International studies are dealing with the promotion of sustainable food systems more frequently. Additionally, places of purchase and sharing in the choice of food to be consumed have become a network system for families. The aim of this work is to analyse the preferences of Swedish consumers for local/artisanal cheeses and the purchase motivations that guide their choices. We also studied the role played by consumers’ favourite shopping locations (retail store, hypermarket, city market, supply chain). On the one hand, we examined the attractiveness and the power exercised by the various stores and on the other hand, we viewed the consumer in relation to the frequency of purchase, and the confidence with the sales points. We interviewed 200 people in the city of Östersund, highlighting habits, consumption preferences and reasons for purchasing. A multiple correspondence analysis explores the reasons behind the purchase preferences of the local ‘Källarlagrad getost’ artisan cheese from the Slow Food brand. The representations of social network analysis are used to show the complex articulations that influence the choices of consumers in terms of type of cheese purchased/consumed and places of purchase/consumption. The results showed that Swedish consumers, in the purchase of cheeses, have a loyalty point at the point of sale, follow the advice of the seller and are attentive to the reputation of the product. Those who buy Källarlagrad getost are sensitive to safety, appreciate artisan cheeses and choose them for their versatility, have a strong connection with the territory and wish to contribute to supporting the local economy. Knowing these characteristics and preferences of Swedish consumers living in a city in the north of the country is important for marketing activities and for promoting tourism and sustainable gastronomy. Full article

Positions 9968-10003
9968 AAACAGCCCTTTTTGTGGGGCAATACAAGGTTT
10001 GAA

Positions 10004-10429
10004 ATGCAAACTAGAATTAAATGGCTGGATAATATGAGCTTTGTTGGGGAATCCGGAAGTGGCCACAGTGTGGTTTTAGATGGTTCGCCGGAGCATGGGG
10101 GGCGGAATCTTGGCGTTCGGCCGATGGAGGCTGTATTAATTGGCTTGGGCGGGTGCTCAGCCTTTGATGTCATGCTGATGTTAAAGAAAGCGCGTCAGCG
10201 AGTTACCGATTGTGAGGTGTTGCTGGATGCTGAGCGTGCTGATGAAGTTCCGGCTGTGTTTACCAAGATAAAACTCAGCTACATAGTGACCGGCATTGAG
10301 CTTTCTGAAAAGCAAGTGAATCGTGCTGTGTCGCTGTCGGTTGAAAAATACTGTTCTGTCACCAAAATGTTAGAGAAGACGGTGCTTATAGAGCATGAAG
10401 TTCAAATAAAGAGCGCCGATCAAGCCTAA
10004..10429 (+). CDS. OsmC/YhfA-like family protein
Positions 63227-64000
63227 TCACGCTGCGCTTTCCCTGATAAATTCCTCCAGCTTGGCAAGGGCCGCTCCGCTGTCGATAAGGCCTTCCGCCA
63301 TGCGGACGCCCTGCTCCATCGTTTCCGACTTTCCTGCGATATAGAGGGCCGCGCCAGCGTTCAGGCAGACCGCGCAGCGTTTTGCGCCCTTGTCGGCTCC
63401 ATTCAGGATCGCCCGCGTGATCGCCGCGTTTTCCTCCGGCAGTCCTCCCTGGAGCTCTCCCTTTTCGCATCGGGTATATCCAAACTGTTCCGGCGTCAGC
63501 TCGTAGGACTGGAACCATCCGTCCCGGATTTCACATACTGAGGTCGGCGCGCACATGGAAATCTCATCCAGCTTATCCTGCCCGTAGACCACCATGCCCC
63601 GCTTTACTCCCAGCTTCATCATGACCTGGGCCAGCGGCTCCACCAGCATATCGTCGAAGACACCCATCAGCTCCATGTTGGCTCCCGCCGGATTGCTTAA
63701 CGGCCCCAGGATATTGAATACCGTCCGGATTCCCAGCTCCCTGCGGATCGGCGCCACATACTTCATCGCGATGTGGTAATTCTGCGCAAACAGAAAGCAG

(This article belongs to the Special Issue Food Choice and Consumer Preferences)
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Open AccessArticle
Research on Food Behavior in Romania from the Perspective of Supporting Healthy Eating Habits
Sustainability 2019, 11(19), 5255; https://doi.org/10.3390/su11195255 - 25 Sep 2019
Cited by 4